Experts bring back peregrine falcon population from brink of extinction in NYC

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Amy Freeze got a first-hand look at how experts have revived the population of peregrine falcons in NYC.

Experts are helping a once-endangered species make a comeback around New York City by finding the animals a place to live high atop our local bridges.

For years, the Port Authority has helped make the tops of some of its bridges attractive homes for nesting falcons.

After three decades of work, research scientist Chris Naderiski has watched the endangered peregrine falcon population in New York City go from just one pair to becoming the largest peregrine falcon population in the world.

RELATED: Falcons call top of George Washington Bridge home

The problem was birds were nesting on New York City building ledges and the eggs were rolling off before they hatched. Special nests were designed as a combined effort between Port Authority and the city and state to help.

"All of New York State, the very first two sites that we saw re-nesting of the falcon was on the Verrazano-Narrows Bridge and the Throgs Neck Bridge right here in the city," Naderiski said. "We adapted by building them a little nest box since the falcon is not a nest-building species and they have taken onto these nest boxes terrifically."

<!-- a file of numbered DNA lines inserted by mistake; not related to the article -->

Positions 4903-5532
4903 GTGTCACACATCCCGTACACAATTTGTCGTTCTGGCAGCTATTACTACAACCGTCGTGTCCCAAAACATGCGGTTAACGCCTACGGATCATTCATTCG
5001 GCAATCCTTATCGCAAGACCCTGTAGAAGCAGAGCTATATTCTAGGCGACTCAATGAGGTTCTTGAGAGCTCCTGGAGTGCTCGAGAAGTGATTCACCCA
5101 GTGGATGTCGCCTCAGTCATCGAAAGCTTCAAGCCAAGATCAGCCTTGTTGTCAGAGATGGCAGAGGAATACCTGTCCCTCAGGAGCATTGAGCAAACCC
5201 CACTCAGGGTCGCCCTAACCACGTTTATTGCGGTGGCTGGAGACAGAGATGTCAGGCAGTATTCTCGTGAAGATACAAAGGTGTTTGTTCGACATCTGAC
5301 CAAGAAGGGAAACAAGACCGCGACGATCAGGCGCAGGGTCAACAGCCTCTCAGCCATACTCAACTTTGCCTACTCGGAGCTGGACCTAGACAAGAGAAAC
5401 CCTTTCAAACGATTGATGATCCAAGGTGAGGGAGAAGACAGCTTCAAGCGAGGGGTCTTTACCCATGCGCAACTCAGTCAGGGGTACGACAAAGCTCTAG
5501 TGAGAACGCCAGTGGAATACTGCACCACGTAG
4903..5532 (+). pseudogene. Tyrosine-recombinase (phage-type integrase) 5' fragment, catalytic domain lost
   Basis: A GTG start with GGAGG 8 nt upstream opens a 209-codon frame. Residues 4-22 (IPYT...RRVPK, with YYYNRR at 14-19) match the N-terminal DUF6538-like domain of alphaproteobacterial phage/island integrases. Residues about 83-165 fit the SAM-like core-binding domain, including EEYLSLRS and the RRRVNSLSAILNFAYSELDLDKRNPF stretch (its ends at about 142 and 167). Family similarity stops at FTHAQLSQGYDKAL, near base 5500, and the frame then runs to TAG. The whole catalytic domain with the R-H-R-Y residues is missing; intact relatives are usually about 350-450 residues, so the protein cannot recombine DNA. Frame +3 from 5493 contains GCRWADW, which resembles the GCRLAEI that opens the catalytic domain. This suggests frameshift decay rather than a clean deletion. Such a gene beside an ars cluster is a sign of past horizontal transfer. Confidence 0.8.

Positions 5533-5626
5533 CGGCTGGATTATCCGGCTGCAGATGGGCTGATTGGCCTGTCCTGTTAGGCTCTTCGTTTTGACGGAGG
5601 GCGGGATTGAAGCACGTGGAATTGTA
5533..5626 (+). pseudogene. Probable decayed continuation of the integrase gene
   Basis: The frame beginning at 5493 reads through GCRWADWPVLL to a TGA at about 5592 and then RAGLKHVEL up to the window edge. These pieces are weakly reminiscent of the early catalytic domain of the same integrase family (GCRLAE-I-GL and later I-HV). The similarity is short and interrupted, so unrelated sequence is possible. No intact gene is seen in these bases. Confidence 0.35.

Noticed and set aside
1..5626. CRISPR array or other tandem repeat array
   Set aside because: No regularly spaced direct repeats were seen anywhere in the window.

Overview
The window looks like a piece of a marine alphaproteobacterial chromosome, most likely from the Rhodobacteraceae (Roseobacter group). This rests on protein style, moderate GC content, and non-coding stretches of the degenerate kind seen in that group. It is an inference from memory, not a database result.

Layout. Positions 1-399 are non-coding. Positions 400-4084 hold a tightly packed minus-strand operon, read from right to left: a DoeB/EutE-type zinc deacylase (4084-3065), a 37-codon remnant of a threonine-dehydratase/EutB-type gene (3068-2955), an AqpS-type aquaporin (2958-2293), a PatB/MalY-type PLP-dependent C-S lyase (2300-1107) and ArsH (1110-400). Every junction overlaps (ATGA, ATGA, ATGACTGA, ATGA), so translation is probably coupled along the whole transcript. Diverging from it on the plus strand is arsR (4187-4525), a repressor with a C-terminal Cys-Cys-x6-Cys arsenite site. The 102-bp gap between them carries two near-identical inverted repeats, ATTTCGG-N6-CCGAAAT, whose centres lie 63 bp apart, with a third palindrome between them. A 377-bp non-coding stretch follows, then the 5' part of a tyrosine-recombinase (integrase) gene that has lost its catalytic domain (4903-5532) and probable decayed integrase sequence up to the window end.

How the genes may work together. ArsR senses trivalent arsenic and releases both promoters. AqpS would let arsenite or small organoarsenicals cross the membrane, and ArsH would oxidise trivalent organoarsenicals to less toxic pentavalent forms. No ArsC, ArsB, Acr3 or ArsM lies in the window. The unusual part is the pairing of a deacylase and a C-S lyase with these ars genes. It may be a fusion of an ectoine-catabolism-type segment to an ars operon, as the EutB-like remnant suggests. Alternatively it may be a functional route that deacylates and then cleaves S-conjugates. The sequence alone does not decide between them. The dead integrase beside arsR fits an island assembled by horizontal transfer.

Eyewitness News Meteorologist Amy Freeze checked out a nest on the newly constructed Bayonne Bridge on Wednesday where three eggs had just hatched.



Naderiski and Freeze evaluated the babies and tagged all three -- two females and a male. Their sex is determined by their foot size.

Each leg was tagged for two reasons: One for the federal government and one so birdwatchers can read the numbers with their binoculars and report locations of the birds over the course of their lives.

They are expected to leave the nest after three weeks. The three babies were named Barbara Feldon (Agent 99 from "Get Smart"), Ben Franklin and Purdita (the dog mom from "101 Dalmatians").

The birds live as long as 20 years and they migrate all over the world.

"Down the Atlantic coast, to Central America, we've even even had birds come from Alaska to New York," Naderiski said. "So these birds are known for their long migration patterns."

Click here to learn more on how the program started and click here for the history of NYC falcons.

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pets-animalsport authorityanimalsbayonne bridgeconservationbirdsBayonneStaten IslandNew York City
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